The press is still up in arms about how the election fell along moral, cultural lines rather than economic. My Google news search turned up thousands of stories. As I wrote yesterday, I think there certainly is a religious divide in America, although I would prefer to label it a worldview conflict. At a certain level, this conflict is between those who believe that God actually exists and those who don’t. (Atheistic New England college professors and New York journalists versus theistic Alabama and Utah business owning church-goers)

However, at another level, this battle is theological. A much larger part of the fight is not between worldviews (atheist versus theist) but between liberal and conservative theists. Almost everybody believes in God in this country. They just disagree over what He is like and what He desires.

Same sex marriage got voted down decisively in 11 states because I believe most people don’t think that God intended the family to operate that way. However, rather than fight that notion by saying there is no God, I just saw radical feminist and gay activist Patrica Ireland defending homosexuality on Fox’s Hannity and Colmes by saying that "Jesus never talked about it." She was making a theological argument. How great! At least on that level we can have an intelligent discussion. I only hope the culture war continues to be framed in theological terms. If this report in today’s LA Times is an indication, we just might be:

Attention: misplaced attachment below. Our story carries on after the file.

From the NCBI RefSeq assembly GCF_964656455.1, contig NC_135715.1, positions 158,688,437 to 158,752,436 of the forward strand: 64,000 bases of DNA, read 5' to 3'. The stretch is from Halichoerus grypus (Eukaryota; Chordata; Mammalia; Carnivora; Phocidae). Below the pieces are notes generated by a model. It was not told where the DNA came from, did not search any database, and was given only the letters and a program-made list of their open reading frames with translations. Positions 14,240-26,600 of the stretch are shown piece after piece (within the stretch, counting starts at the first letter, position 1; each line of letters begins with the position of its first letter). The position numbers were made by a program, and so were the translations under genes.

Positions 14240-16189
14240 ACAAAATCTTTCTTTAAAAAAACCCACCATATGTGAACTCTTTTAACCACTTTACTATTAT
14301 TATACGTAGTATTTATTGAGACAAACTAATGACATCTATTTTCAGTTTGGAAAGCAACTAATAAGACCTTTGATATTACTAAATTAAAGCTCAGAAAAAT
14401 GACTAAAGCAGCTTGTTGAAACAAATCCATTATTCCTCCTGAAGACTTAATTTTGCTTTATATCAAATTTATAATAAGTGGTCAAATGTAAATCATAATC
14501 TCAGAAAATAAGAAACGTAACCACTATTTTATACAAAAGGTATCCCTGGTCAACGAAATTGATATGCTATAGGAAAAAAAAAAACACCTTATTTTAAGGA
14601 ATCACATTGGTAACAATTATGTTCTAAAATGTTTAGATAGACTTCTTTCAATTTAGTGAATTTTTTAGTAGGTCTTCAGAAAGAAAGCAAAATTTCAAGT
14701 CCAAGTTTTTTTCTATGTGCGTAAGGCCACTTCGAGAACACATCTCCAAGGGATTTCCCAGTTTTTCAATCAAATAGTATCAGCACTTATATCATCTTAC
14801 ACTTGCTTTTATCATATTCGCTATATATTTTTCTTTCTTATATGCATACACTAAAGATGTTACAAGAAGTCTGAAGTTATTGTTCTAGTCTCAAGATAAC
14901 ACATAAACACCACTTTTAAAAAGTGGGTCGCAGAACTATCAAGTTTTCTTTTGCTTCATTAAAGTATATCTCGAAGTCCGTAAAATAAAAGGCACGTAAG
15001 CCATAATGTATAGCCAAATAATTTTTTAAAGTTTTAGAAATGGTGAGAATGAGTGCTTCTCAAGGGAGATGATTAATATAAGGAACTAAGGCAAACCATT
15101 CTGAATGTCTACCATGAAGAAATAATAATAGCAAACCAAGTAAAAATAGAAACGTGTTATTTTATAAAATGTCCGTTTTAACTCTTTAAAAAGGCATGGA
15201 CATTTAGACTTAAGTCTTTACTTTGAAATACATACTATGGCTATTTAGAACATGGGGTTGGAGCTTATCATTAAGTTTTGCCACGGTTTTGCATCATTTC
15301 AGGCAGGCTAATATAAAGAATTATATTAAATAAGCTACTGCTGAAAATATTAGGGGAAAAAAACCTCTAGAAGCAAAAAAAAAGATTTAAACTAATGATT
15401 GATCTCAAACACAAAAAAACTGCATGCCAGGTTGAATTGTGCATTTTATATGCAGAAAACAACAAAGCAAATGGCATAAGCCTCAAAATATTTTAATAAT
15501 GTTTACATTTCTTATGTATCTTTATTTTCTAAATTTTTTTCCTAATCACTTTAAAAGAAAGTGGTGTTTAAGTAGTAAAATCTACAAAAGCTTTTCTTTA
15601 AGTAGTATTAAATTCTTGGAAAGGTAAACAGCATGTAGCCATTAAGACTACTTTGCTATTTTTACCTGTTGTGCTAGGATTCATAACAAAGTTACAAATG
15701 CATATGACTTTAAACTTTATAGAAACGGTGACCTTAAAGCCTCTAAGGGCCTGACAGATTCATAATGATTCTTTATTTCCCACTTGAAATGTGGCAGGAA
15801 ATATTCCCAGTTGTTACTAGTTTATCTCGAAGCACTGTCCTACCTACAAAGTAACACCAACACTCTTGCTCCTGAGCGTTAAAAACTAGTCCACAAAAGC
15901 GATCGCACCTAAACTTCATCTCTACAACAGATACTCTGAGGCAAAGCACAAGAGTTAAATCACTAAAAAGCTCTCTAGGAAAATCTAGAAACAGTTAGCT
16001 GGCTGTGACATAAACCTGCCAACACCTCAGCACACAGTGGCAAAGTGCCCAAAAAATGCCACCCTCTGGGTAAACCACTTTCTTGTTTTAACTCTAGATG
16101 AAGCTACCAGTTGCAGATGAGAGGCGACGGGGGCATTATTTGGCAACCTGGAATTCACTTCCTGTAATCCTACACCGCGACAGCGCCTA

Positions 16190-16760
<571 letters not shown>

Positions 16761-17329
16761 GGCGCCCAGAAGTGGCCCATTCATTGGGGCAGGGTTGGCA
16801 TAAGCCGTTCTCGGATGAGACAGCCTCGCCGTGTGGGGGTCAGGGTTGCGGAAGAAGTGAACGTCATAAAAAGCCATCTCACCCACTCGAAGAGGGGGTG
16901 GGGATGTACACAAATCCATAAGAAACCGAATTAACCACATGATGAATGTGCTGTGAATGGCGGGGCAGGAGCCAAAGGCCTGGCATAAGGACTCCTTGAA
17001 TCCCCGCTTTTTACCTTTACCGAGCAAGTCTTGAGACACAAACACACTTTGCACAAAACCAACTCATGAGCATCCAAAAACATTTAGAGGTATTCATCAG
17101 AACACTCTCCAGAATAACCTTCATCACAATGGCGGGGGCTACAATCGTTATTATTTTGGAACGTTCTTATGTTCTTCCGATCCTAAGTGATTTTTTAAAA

…liberal believers, meanwhile, found the results deeply disconcerting, but also saw them as a call to action. "This election confirmed that we are a divided nation, not only politically but in terms of our interpretation of God’s will," said the Rev. Robert Edgar, a former Democratic congressman and general secretary of the National Council of Churches. The Rev. Barry Lynn of Americans United for Separation of Church and State put it more starkly. "The culture war may go nuclear," he said, as "millions of Americans oppose the theocratic agenda of the Religious Right." The problem, said Rabbi Michael Lerner of Tikkun magazine, is that too many fellow liberals are "trapped in a long-standing disdain for religion and tone-deaf to the spiritual needs that underlie the move to the right." They need to shed a core belief that Bush voters "are fundamentally stupid or evil." The left, he and others argue, has to show the religious basis for its policy positions and not let the right define morality.

Bring it on – I can’t wait. If we can only get people talking about religion and religious belief in terms of which are true and which are false instead of which we like and which we don’t, the future may be brighter than I think.

Don Johnson Evangelistic Ministries